A little while ago I told you about an old friend and musician (Ana Laan) who was crowdfunding her new project. The funding was a success and the music for that project (an EP called 'Camino del Agua') is now available. You can buy it here and I have seen it on the other site as well (the big one... that many of us use.... even if we maybe shouldn't... the Coca Cola of shopping sites...). If you want an actual CD to hold in your hand you can contact Ana at to arrange that (she is based in Spain so postage costs from there I imagine). The artwork (by Jesús Placencia) on the CD is lovely and the music... my favourite track changes all the time but at the moment it is 'Dionysus' (and funnily enough there was a documentary about Bacchus/Dionysus on the BBC just recently... and an interview with the historian on my favourite radio show). Being whatever the opposite of a classicist is I have to look up the names of Greek/Roman gods over and over again (they refuse to stay in my brain). I might manage to remember this one now though! 

Sunday, 1 April 2018


Garden sun, last week

Poems are often a big part of special occasions and, as I am sure most of us know, they are a popular choice for weddings and funerals in particular. I had a message just last week about someone wanting to use one of my poems for their wedding and this happens quite a lot (interestingly, for someone who is not a big marriage or weddings fan, I am 'recommended poet' on a weddings website or two...). It's nice to get messages like that though - I'm all for love and if that's the way people choose to celebrate love then hooray for that and for them. Today's poem, however, is probably more funeral than wedding (but also about love...).


Now you’re gone for good, 
Nobody anybody knows.
And we won’t see your face
In the papers, on TV,
For who knows your name
To say it but me?

You were fort and fire,
Arms for comfort, eyes for warmth,
So much strength in every sense,
Not the usual push and pull.
Now all the rooms are empty
Even when they’re full.

Poems pour down hard,
Sinks are blocked, dust wins.
Simply nothing adds up
Now your time is done.
My days are lost completely
To a dying sun.

RF 2018

Sunday, 11 March 2018

Waiting rooms

Sentinel by Steph Masterson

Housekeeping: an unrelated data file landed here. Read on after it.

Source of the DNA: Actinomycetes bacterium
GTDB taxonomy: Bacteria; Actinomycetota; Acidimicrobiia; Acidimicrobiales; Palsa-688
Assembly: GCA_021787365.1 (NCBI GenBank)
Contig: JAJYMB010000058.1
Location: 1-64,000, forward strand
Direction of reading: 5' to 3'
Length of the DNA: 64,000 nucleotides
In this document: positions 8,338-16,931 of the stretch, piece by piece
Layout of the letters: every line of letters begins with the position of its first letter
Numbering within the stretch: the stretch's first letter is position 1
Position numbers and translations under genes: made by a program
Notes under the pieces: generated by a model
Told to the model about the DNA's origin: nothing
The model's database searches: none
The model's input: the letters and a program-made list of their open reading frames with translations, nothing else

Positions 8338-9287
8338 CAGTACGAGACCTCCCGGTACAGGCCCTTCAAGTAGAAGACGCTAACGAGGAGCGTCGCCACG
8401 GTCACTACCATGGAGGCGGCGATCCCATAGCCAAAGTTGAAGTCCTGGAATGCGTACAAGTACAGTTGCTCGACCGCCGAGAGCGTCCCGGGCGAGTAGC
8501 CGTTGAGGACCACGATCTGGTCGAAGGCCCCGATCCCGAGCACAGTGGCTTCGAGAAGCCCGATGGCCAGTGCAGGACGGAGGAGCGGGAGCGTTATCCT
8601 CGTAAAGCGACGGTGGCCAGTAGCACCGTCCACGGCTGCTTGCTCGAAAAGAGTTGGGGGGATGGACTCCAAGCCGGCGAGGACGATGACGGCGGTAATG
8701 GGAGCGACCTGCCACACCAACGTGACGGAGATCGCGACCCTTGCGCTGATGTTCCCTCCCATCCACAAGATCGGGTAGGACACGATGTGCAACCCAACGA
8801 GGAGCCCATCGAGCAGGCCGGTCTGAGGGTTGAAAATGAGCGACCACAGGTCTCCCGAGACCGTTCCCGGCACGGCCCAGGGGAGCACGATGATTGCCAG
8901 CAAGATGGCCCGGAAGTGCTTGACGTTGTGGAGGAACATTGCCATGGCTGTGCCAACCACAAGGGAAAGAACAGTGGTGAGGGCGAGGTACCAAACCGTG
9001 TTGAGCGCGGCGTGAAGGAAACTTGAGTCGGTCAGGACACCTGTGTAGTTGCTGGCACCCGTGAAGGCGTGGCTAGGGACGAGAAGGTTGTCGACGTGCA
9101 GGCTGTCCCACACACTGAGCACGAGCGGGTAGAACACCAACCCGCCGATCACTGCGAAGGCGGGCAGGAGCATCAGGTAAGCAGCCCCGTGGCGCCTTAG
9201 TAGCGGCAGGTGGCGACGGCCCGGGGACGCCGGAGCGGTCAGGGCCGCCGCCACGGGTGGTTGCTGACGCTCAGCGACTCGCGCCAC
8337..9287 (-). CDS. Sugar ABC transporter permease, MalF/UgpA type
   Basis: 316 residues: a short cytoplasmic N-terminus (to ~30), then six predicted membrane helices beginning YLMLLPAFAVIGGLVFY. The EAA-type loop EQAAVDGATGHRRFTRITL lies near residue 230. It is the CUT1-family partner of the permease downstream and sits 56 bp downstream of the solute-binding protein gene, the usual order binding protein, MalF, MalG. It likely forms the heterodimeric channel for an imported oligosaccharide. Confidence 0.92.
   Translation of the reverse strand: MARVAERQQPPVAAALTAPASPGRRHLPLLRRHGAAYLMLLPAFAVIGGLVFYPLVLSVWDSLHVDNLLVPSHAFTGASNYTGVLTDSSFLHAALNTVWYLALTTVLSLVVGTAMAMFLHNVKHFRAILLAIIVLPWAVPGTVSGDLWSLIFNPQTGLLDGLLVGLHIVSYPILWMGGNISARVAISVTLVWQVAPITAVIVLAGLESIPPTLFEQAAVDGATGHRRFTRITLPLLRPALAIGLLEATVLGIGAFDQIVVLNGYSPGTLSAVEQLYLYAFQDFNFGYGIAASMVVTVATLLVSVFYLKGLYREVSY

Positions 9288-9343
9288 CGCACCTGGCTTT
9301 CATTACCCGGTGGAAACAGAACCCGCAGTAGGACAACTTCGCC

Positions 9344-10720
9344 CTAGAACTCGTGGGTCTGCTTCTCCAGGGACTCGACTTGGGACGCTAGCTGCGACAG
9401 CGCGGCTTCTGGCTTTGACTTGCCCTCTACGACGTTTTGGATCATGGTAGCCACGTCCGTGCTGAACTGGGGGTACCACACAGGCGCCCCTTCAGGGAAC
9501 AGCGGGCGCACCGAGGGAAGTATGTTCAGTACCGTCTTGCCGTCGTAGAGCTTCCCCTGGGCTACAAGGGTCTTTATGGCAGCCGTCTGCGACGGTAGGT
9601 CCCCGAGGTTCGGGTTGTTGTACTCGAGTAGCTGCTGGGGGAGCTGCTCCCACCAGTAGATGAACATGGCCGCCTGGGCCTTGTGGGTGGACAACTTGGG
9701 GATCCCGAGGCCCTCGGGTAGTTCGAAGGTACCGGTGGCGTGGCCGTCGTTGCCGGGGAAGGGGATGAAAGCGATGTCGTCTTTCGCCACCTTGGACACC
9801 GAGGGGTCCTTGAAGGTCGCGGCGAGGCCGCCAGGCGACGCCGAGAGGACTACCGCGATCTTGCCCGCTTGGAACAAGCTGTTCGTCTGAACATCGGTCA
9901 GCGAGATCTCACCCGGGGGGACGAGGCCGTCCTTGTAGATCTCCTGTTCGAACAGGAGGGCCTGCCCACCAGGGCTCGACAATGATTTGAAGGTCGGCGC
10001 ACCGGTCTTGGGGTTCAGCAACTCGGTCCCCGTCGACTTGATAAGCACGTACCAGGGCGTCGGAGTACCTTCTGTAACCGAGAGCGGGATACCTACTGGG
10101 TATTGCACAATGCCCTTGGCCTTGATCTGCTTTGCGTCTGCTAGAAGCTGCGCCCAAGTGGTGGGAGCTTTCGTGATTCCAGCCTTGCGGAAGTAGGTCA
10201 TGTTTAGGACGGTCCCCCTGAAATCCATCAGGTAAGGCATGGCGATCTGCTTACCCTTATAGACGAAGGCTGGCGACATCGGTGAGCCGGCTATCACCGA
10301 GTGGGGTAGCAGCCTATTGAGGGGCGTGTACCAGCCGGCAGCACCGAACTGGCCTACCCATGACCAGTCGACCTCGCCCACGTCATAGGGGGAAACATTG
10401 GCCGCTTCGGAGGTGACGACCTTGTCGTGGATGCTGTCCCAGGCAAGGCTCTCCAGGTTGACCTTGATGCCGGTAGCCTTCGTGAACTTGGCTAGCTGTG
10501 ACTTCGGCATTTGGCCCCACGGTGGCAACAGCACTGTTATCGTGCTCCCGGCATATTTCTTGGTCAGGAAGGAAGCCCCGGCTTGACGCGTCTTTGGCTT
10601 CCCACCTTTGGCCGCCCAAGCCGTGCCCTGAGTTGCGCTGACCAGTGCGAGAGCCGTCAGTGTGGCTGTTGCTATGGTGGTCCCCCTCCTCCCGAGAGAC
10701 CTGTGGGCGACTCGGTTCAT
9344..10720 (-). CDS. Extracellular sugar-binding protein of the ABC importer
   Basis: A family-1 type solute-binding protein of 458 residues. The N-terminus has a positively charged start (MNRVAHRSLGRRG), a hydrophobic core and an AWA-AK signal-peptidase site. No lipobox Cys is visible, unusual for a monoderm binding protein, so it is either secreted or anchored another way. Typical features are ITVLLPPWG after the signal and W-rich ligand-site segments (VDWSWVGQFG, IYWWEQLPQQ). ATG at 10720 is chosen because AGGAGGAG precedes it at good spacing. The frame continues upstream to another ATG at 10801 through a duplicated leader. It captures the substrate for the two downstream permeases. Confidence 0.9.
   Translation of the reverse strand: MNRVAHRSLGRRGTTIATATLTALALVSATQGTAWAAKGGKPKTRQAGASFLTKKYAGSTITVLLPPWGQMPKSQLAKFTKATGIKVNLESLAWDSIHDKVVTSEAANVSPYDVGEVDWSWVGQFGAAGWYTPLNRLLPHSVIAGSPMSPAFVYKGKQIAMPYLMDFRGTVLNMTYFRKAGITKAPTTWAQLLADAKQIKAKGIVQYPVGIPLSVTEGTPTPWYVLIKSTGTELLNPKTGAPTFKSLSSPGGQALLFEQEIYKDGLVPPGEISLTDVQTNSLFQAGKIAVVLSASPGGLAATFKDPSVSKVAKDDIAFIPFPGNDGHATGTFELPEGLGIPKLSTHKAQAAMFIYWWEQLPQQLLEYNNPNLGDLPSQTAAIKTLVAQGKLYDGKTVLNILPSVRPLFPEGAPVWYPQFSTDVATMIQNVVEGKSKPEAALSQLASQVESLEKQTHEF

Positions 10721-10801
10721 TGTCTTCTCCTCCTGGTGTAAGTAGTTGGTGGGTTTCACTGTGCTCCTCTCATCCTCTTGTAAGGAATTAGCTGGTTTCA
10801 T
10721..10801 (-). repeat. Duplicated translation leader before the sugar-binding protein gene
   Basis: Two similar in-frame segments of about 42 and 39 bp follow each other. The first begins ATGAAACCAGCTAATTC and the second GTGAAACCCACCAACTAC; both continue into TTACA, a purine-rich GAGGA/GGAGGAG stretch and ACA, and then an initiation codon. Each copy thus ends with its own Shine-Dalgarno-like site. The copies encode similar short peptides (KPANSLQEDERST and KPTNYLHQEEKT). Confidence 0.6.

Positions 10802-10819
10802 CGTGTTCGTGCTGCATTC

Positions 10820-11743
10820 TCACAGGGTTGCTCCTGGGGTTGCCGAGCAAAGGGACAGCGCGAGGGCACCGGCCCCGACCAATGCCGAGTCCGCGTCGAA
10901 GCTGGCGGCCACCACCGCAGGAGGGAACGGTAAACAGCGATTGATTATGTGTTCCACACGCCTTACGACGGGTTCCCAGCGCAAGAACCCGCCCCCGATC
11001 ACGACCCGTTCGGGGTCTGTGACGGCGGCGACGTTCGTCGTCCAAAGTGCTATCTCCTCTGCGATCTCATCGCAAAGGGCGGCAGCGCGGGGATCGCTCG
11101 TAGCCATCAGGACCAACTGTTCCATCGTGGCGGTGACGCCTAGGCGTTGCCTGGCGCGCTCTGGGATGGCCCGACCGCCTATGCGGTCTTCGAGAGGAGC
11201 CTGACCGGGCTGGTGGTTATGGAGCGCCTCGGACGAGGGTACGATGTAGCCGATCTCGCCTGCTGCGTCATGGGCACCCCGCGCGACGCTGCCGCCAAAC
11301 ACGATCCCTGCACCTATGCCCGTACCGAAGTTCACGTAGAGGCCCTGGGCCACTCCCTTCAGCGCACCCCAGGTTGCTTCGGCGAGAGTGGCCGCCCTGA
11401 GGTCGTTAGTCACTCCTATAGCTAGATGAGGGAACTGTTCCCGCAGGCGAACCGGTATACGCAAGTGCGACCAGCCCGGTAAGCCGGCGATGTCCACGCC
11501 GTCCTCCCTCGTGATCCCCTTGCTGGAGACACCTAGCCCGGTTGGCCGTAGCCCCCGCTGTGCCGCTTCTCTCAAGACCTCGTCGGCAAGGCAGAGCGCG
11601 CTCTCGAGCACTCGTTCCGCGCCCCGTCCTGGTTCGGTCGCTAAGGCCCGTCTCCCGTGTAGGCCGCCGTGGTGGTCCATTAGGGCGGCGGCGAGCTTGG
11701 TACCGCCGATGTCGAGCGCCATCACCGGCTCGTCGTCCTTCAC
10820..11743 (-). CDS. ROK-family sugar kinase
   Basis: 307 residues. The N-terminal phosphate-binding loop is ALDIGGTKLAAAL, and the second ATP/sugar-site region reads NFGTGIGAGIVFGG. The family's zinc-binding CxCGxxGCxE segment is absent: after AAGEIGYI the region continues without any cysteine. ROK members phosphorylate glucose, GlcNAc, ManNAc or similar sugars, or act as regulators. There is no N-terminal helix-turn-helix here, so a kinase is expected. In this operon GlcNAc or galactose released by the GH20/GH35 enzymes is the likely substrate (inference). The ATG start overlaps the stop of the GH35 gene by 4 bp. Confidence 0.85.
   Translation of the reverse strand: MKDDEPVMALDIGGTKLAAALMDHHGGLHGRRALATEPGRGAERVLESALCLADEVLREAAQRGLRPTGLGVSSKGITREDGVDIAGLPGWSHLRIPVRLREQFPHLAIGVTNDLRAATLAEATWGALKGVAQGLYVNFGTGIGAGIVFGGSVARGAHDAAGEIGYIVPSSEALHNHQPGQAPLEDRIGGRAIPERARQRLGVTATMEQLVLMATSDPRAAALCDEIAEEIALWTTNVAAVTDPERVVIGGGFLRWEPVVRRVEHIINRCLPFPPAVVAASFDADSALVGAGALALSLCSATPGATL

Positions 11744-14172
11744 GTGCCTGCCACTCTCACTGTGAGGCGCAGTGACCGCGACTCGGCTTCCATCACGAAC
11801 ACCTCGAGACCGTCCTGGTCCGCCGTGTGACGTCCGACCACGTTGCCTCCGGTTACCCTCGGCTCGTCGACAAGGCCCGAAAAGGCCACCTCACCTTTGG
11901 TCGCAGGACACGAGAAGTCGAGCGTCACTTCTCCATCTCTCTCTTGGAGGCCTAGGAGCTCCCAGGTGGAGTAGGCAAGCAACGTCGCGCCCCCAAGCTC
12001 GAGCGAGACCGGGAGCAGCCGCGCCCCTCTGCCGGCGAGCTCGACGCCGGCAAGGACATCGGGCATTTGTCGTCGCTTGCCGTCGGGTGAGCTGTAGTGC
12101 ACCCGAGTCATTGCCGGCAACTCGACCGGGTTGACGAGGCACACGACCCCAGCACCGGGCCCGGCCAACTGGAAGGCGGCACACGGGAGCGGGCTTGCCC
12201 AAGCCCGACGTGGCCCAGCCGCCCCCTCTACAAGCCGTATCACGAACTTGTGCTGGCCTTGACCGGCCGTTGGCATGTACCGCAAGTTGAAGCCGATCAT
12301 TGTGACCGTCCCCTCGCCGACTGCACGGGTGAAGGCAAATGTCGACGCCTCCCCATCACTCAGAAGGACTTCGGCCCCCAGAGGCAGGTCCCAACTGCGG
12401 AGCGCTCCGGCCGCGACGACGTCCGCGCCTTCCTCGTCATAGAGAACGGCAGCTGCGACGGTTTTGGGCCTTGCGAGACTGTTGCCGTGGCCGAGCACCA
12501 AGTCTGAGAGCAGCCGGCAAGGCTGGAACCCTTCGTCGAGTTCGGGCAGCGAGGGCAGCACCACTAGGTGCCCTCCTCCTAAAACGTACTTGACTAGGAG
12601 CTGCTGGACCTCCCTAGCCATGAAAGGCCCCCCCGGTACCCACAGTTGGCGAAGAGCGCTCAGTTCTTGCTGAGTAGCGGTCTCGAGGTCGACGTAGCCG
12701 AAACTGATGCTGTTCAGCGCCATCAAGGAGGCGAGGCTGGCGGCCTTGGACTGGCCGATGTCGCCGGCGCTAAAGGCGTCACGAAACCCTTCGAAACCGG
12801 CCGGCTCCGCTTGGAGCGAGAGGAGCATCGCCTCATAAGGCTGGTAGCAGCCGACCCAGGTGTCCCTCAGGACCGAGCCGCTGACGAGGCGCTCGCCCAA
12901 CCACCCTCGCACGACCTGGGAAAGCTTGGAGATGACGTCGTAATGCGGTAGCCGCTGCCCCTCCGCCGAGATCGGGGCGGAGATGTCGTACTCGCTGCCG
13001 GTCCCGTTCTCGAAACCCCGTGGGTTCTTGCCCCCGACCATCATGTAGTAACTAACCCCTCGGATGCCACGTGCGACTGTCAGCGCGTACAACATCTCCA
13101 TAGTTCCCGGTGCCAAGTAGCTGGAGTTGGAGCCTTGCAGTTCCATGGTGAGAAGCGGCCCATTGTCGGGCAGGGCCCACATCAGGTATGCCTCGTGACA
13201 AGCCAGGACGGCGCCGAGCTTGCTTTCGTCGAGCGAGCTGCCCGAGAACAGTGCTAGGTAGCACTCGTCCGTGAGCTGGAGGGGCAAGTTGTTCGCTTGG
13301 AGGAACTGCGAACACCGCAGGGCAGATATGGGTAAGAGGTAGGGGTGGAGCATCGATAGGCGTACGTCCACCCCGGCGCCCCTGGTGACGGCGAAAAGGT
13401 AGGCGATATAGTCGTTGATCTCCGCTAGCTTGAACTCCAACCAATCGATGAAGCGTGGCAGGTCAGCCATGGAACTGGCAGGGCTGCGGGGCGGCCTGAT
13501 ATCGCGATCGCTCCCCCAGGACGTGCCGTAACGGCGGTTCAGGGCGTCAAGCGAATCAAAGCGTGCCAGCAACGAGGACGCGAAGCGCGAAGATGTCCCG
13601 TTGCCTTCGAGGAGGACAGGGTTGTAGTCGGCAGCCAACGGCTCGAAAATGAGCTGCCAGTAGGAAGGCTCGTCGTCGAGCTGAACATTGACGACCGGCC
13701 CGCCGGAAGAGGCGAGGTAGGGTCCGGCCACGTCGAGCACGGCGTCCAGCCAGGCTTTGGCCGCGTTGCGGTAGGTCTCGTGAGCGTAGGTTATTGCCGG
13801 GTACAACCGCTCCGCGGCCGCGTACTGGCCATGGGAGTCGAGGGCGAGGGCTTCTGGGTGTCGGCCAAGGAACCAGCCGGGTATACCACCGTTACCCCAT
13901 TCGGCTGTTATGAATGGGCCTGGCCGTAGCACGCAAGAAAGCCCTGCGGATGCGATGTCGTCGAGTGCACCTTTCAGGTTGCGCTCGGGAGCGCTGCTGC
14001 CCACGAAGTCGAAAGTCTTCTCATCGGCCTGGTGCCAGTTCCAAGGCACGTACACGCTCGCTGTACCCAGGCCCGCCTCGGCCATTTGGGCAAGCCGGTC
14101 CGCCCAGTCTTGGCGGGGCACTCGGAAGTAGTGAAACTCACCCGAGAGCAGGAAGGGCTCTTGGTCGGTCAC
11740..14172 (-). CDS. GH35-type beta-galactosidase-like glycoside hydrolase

In the last post I said I would write something about the documentary film Unrest (2017) so…

Unrest was made by Jennifer Brea about the illness ME (also sometimes known as CFS). One of my closest friends has had ME for over 16 years so I was very interested to see this film (it is available now in various ways – showing at some cinemas but also available on most streaming services). There have been various programmes and features about ME on TV and radio over the years but this one is different for several reasons – it was directed by someone with the illness, it is a feature film (and a quality piece of work) and it really does seem to be making some waves about its subject. I found it really compelling (and emotional) and would totally recommend it as a fascinating, moving, very stirring piece of art and life. It tackles many of the myths about ME (as every piece about ME seems to have to do) but it does a lot of its work by just showing the everyday lives and challenges of Brea and a selection of other people who suffer from ME (and the suffering comes over loud and clear in this film). In fact one of the reasons many people don’t like the use of CFS, or Chronic Fatigue Syndrome, as a name for the illness is its implication that fatigue is the main problem for people with ME, when sufferers will tell you it is pain (relentless, extreme pain), amongst other things, that is a much bigger issue. The film does have medical content (experts and so on – not that there are many ME experts – and the film looks at that issue too) but what it has, almost most of all, is enough anger and determination to present its evidence in a way that makes it hard for viewers to look away. Unrest is part (a big part) of a growing campaign to get more research into ME, to try to finally offer people with the illness some hopes for cure and recovery (you might have heard recovery stories already but there are many more people who are not recovering and who are getting virtually no solutions from medical sources). It is hard for many people with ME (and their carers and friends and family) to be involved in campaigning because of the nature of the illness but Unrest is a big step on their behalf. A related campaign is MillionsMissing (part of ME Action, one of several ME-related groups) – the ‘millions’ referring to the number of people who have the illness (worldwide cases can only be estimated at this stage but all the ones I found online started with figures like 17 million and, within that, 4 times as many women as men).